15
$\begingroup$

Assume a set of loosely structured data (e.g. Web tables/Linked Open Data), composed of many data sources. There is no common schema followed by the data and each source can use synonym attributes to describe the values (e.g. "nationality" vs "bornIn").

My goal is to find some "important" attributes that somehow "define" the entities that they describe. So, when I find the same value for such an attribute, I will know that the two descriptions are most likely about the same entity (e.g. the same person).

For example, the attribute "lastName" is more discriminative than the attribute "nationality".

How could I (statistically) find such attributes that are more important than others?

A naive solution would be to take the average IDF of the values of each attribute and make this the "importance" factor of the attribute. A similar approach would be to count how many distinct values appear for each attribute.

I have seen the term feature, or attribute selection in machine learning, but I don't want to discard the remaining attributes, I just want to put higher weights to the most important ones.

$\endgroup$
16
$\begingroup$

A possible solution is to calculate the information gain associated to each attribute:

Information Gain

Initially you have the whole dataset, and compute the information gain of each item. The item with the best information gain is the one you should use to partition the dataset (considering the item's values). Then, perform the same computations for each item (but the ones selected), and always choose the one which best describes/differentiates the entries from your dataset.

There are implementations available for such computations. Decision trees usually base their feature selection on the features with best information gain. You may use the resulting tree structure to find these important items.

$\endgroup$
  • $\begingroup$ Is this entropy? I am confused. $\endgroup$ – Valentas May 29 '15 at 12:41
  • $\begingroup$ Sorry for the late reply. To gain information is to reduce overall entropy; so they're basically the same concept. Take a look at the definition of "entropy" and "information gain". $\endgroup$ – Rubens Jul 11 '16 at 10:54
7
$\begingroup$

Actually there are more than one question to answer here:

  1. How to work on schemaless/loose/missing data
  2. How to label a person (from what I understand unsupervised) and create an identifier
  3. How to train your system so that it can tell you which attributes you should use in order to identify the person

As Rubens mentioned, you can use decision tree methods, specifically Random Forests for calculating the most important attributes based on information gain if you have already found a way to identify how to label a person.

However, if you do not have any label information maybe you can use some expert view for preliminary attribute selection. After that you make unsupervised classification in order to retrieve your labels. Lastly, you can select the most important fields using Random Forest or other methods like Bayesian Belief Networks.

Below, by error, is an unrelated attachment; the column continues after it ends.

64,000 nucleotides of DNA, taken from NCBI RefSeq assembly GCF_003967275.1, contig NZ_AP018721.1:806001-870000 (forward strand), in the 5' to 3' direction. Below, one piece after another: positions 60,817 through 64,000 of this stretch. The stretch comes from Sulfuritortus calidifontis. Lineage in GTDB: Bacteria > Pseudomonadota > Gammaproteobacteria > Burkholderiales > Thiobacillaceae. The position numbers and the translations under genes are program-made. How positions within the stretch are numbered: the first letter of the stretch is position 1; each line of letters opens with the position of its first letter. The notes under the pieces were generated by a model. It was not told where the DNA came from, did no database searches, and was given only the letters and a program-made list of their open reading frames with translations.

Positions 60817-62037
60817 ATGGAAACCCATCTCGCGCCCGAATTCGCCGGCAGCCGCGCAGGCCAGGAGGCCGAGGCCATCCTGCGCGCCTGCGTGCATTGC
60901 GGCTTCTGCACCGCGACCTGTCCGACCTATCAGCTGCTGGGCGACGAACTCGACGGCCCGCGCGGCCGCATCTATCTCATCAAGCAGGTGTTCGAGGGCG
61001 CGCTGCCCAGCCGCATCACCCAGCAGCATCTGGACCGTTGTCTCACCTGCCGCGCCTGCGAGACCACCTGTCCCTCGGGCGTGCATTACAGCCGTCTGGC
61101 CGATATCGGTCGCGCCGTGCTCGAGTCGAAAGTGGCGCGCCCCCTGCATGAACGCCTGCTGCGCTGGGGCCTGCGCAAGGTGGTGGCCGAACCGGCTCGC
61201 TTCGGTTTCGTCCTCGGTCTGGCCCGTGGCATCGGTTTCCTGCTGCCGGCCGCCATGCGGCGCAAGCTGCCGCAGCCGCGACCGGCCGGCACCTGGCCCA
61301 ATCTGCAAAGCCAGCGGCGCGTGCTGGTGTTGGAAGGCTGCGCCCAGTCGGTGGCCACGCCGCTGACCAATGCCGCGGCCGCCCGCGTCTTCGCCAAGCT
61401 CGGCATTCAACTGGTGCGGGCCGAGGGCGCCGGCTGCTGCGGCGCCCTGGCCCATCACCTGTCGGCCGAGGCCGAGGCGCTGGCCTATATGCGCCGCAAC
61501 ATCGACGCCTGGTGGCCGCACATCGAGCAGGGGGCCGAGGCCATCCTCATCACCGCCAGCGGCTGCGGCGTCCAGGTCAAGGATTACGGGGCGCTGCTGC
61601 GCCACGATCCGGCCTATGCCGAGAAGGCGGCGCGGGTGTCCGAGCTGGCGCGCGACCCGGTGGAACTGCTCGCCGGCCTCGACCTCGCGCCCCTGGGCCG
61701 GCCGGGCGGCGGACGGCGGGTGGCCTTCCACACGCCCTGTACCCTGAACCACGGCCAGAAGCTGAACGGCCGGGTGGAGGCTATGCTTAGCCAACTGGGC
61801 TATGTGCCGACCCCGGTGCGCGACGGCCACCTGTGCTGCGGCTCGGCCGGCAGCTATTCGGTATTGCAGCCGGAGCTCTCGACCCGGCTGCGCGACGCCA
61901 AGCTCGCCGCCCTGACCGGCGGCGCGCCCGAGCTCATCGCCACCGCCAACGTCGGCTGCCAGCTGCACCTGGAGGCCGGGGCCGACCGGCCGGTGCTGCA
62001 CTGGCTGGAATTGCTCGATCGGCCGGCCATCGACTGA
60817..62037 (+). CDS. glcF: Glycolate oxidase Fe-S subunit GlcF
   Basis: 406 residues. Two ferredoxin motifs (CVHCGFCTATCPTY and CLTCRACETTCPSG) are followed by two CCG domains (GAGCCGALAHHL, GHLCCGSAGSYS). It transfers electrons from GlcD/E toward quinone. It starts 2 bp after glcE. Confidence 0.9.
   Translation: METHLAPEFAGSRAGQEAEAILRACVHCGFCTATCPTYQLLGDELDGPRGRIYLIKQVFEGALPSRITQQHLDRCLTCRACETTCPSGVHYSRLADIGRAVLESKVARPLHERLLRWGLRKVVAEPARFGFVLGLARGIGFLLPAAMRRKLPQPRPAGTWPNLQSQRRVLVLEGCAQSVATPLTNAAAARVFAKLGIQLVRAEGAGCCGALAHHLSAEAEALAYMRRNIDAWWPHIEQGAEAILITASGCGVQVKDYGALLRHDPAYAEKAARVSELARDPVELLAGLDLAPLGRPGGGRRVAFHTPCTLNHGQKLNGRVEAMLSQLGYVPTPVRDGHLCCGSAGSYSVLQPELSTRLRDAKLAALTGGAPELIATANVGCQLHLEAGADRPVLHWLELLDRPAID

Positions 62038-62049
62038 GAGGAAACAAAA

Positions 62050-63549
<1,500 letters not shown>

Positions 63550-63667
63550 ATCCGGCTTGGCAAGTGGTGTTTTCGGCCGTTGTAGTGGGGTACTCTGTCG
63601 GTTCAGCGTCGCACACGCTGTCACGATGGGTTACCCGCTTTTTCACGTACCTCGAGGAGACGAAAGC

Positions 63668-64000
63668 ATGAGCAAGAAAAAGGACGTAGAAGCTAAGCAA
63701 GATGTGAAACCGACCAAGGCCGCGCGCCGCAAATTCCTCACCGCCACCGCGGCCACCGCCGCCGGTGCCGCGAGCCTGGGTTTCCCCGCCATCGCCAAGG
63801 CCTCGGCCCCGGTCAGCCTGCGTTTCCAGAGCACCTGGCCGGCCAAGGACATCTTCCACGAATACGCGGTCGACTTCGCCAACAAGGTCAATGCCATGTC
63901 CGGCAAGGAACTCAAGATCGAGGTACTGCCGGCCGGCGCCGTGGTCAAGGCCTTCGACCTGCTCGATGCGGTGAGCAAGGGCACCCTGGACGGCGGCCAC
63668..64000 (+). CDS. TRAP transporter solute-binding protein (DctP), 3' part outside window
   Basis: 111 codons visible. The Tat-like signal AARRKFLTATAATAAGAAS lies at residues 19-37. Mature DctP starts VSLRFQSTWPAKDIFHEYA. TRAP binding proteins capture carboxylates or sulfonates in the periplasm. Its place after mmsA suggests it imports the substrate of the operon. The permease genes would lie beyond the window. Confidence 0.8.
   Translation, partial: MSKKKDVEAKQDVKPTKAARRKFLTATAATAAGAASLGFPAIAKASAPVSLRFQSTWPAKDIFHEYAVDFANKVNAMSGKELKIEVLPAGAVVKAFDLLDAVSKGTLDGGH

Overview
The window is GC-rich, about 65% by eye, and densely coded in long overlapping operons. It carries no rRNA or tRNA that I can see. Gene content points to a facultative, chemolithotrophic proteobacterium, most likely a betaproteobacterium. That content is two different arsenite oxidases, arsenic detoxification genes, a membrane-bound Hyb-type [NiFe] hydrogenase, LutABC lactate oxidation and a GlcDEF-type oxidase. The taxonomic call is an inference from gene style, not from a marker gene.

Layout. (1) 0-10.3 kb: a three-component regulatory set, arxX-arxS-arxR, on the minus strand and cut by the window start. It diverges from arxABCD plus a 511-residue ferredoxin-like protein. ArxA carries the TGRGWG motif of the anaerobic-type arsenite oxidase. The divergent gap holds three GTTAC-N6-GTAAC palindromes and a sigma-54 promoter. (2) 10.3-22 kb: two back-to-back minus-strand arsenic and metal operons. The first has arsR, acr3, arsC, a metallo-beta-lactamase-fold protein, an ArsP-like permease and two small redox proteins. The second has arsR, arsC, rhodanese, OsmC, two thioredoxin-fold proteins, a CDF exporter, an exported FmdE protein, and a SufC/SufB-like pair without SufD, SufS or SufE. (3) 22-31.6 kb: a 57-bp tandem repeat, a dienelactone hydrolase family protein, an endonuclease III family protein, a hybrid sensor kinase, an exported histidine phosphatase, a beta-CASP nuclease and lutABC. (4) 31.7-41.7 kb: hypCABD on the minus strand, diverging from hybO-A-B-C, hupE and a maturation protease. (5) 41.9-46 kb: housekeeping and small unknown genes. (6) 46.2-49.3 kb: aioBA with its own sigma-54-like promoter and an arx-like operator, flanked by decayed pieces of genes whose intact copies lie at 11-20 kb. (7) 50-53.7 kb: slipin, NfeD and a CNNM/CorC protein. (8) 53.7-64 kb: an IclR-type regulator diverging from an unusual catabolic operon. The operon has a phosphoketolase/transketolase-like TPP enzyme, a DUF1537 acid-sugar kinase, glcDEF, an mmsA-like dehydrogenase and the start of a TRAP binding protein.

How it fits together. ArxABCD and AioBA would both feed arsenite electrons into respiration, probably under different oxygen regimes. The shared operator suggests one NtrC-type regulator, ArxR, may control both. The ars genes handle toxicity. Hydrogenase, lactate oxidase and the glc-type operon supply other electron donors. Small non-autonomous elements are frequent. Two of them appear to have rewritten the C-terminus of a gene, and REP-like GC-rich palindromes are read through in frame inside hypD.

In order to achieve all that, you also need complete data set. If your data set is loose you have to manually or heuristically find a way to couple attributes indicating same thing with different names. What is more, you can use imputation techniques such as Expectation Maximization method and complete your data set. Or you can also work with Bayesian Networks and can leave missing fields as they are.

$\endgroup$
2
$\begingroup$

Lots of techniques out there. If your information system has a decision attribute or labels attached, the best way I found is to use rough set based attribute reduction. Check out the quick reduction algorithm by Qiang Shen and Richard Jensen.

If you have unlabeled data, check Principal Component Analysis (PCA).

$\endgroup$
0
$\begingroup$

Just for the sake of it, after almost 5 years, I thought I might share what I actually used in my PhD to solve this problem, which is not new, or a contribution of my PhD, in case it helps someone else.

The measure that we used for selecting important attributes is the harmonic mean (aka F-measure) between support and discriminability.

The support of an attribute p is intuitively how often the entities in our dataset contain values for this attribute:

support(p) = |instances(p)|/ |D|, 

where instances(p) is the set of entities that have a value for p, and |D| is the number of entities in the dataset D.

discriminability(p) = |values(p)| / |instances(p)|, 

where values(p) is the set of (distinct, since it's a set) values that the attribute p can have in our dataset. That's normalized by the number of entities that actually have a value for this attribute.

In other words, support measures the frequency in which p appears in the dataset and discriminability indicates how close to being a "key" this attribute is.

For more details, you can read my dissertation (Section 4.3.2), or you can find a shorter version in our EDBT 2019 paper (Section 2).

Thank you all for your constructive answers!

$\endgroup$

Your Answer

By clicking “Post Your Answer”, you agree to our terms of service, privacy policy and cookie policy

Not the answer you're looking for? Browse other questions tagged or ask your own question.